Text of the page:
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Nuclear Fission Versus Nuclear Fusion

Understanding Fission and Fusion

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This is a simple diagram illustrating an example of nuclear fission.

This is a simple diagram illustrating an example of nuclear fission. A U-235 nucleus captures and absorbs a neutron, turning the nucleus into a U-236 atom. The U-236 atom experiences fission into Ba-141, Kr-92, three neutrons, and energy.

Fastfission, public domain This is a diagram of the fusion reaction between deuterium and tritium.

This is a diagram of the fusion reaction between deuterium and tritium. Deuterium and tritium accelerate toward each other and fuse to form an unstable He-5 nucleus which ejects a neutron to become a He-4 nucleus. Considerable kinetic energy is produced.

Panoptik, Creative Commons License
Nuclear fission and nuclear fusion both are nuclear phenomena that release large amounts of energy, but they are different processes which yield different products. Learn what nuclear fission and nuclear fusion are and how you can tell them apart.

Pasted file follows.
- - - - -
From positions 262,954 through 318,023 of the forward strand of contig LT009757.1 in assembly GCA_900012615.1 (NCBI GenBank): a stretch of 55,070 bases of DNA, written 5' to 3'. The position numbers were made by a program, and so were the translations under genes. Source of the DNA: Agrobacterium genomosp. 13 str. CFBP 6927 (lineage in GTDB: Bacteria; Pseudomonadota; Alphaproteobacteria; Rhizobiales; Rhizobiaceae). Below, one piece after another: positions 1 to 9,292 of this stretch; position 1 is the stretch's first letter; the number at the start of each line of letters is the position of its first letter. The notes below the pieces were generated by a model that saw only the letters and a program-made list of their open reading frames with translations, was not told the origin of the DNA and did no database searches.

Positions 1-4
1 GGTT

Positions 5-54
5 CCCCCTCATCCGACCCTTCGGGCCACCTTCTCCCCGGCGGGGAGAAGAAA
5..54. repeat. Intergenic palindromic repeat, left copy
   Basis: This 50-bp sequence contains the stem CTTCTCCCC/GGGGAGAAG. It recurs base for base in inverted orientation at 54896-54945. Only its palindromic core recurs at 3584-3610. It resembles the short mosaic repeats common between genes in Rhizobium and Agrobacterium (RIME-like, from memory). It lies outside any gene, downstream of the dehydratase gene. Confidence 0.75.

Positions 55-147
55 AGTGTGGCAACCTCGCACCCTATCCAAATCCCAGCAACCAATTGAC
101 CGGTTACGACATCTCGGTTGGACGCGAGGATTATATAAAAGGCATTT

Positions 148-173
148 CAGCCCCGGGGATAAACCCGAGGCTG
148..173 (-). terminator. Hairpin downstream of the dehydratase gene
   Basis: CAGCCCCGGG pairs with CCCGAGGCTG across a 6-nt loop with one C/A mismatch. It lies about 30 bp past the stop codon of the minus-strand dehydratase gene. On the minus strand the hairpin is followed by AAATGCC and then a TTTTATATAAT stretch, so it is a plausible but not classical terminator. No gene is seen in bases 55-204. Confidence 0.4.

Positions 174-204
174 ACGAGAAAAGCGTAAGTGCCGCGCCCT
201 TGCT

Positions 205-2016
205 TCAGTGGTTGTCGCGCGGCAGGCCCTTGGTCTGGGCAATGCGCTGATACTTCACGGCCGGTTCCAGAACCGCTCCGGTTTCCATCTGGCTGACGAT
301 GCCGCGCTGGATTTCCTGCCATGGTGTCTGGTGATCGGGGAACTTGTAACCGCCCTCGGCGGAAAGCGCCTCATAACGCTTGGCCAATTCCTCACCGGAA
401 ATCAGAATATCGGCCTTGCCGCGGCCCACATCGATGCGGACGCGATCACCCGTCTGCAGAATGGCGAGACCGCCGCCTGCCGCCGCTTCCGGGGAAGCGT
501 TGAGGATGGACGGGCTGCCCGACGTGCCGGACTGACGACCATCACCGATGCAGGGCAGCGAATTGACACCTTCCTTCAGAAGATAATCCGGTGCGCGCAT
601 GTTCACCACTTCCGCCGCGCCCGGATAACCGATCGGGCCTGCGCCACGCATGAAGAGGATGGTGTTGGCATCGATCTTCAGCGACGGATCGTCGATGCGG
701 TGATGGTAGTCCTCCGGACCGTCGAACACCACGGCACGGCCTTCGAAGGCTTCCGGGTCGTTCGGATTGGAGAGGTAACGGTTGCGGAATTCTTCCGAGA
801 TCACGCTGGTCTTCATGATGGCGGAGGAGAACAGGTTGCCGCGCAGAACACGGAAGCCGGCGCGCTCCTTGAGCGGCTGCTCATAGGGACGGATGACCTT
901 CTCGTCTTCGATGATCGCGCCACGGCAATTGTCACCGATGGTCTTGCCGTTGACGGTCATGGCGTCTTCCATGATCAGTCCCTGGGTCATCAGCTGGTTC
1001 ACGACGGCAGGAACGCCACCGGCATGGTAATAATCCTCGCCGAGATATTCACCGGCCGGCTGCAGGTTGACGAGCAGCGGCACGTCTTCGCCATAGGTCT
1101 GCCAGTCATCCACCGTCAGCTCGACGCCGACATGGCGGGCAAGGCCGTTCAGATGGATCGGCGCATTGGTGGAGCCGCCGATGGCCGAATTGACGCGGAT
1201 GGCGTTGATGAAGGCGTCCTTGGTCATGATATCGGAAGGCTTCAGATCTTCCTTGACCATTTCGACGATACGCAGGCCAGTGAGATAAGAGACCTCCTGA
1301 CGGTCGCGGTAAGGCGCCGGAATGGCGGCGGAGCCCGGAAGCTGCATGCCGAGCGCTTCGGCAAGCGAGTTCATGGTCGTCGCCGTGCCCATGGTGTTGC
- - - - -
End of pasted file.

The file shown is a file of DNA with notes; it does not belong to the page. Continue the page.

Nuclear Fission

Nuclear fission takes place when an atom's nucleus splits into two or more smaller nuclei. These smaller nuclei are called fission products. Particles (e.g., neutrons, photons, alpha particles) usually are released, too. This is an exothermic process releasing kinetic energy of the fission products and energy in the form of gamma radiation. Fission may be considered a form of element transmutation since changing the number of protons of an element essentially changes the element from one into another.

Nuclear Fission Example

23592U + 10n → 9038Sr + 14354Xe + 310n

Nuclear Fusion

Nuclear fusion is a process in which atomic nuclei are fused together to form heavier nuclei. Extremely high temperatures (on the order of 1.5 x 107°C) can force nuclei together. Large amounts of energy are released when fusion occurs.

Nuclear Fusion Examples

The reactions which take place in the sun provide an example of nuclear fusion:

11H + 21H → 32He

32He + 32He → 42He + 211H

11H + 11H → 21H + 0+1β

Distinguishing between Fission and Fusion

Both fission and fusion release enormous amounts of energy. Both fission and fusion reactions can occur in nuclear bombs. So, how can you tell fission and fusion apart?
  • Fission breaks atomic nuclei into smaller pieces. The starting elements have a higher atomic number than that of the fission products. For example, uranium can fission to yield strontium and krypton.

     

  • Fusion joins atomic nuclei together. The element formed has more neutrons or more protons than that of the starting material. For example, hydrogen and hydrogen can fuse to form helium.

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